“Ramadan is basic training,” reflected Mr. Shakir. “It’s like Allah is allowing us for those 30 days to rebuild our life. If you could restrain from legal things like water, food, and sex with your wife for 30 days during the month of Ramadan, shouldn’t it be easy for you to stay away from those things that are unlawful afterward?”
Student Minister Victor Muhammad with the Nation of Islam Pittsburgh Study Group noted, “Ramadan is like a launching pad not to go back into bad habits.”
Student Minister Carlos Muhammad reflected that the most significant challenge in Ramadan 2021 for him was the limited community service. “While we were blessed to feed over 260 people this past Saturday across the street from the Mosque, our community outreach during the month of Ramadan before Covid was tremendous. You know, it wasn’t just one day or two or three days, even though Allah rewards us. So that has been the major challenge for me.”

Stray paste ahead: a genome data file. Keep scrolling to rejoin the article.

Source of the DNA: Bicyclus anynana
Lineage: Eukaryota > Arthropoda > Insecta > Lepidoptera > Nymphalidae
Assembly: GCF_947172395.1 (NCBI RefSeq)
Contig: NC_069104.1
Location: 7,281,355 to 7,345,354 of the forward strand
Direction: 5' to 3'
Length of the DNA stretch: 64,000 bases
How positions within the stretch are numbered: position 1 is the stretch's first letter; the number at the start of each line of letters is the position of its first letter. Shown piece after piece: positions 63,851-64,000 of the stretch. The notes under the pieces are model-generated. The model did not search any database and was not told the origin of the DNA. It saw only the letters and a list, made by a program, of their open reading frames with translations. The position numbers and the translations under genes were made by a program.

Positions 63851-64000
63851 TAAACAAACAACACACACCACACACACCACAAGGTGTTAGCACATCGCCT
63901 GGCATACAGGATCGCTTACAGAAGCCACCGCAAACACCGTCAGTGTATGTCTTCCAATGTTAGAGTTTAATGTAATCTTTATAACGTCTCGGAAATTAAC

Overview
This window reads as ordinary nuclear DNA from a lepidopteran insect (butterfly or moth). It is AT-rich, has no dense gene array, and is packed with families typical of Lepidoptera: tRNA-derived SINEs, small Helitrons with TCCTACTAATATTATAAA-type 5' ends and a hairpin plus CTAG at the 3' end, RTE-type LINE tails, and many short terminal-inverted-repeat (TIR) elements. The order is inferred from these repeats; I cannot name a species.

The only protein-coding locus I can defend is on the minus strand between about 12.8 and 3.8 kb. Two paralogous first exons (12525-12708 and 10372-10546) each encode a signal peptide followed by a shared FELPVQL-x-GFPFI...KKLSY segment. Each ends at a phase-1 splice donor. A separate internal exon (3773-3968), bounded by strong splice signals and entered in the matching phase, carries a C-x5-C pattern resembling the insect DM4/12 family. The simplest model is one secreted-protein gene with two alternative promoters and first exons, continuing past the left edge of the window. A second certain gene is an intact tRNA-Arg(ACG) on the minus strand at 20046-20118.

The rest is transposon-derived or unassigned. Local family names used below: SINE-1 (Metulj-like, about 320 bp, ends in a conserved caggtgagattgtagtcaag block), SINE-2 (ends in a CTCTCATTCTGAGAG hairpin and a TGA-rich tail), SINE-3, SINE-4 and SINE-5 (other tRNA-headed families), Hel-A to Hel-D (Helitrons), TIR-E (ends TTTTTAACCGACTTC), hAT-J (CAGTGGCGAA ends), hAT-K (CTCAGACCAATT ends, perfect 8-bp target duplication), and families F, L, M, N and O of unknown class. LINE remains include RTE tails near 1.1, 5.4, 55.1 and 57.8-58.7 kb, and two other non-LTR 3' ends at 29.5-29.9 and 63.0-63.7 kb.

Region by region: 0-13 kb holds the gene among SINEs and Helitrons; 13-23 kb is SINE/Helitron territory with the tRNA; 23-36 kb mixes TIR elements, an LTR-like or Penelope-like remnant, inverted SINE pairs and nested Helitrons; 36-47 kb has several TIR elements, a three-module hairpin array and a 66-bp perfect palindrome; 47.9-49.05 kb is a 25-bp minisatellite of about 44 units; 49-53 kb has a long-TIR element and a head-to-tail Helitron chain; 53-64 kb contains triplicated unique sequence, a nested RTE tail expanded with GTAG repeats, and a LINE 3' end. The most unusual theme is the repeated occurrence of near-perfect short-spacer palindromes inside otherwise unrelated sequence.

Sultan Rahman Muhammad, student National Imam for the Nation of Islam, told The Final Call how the Nation as one of the few national Islamic organizations in the country was able to use the pandemic to its full advantage during the holy month.
“The beautiful and divine guidance that we received from Minister Louis Farrakhan to remain at our chambers was extremely on time for the observance of the holy month of Ramadan. So, in many ways, last year Ramadan was a hovering and protection. It allowed the believers to really focus on being in our chambers. And our Minister gave us instruction to make our homes places of worship,” he said.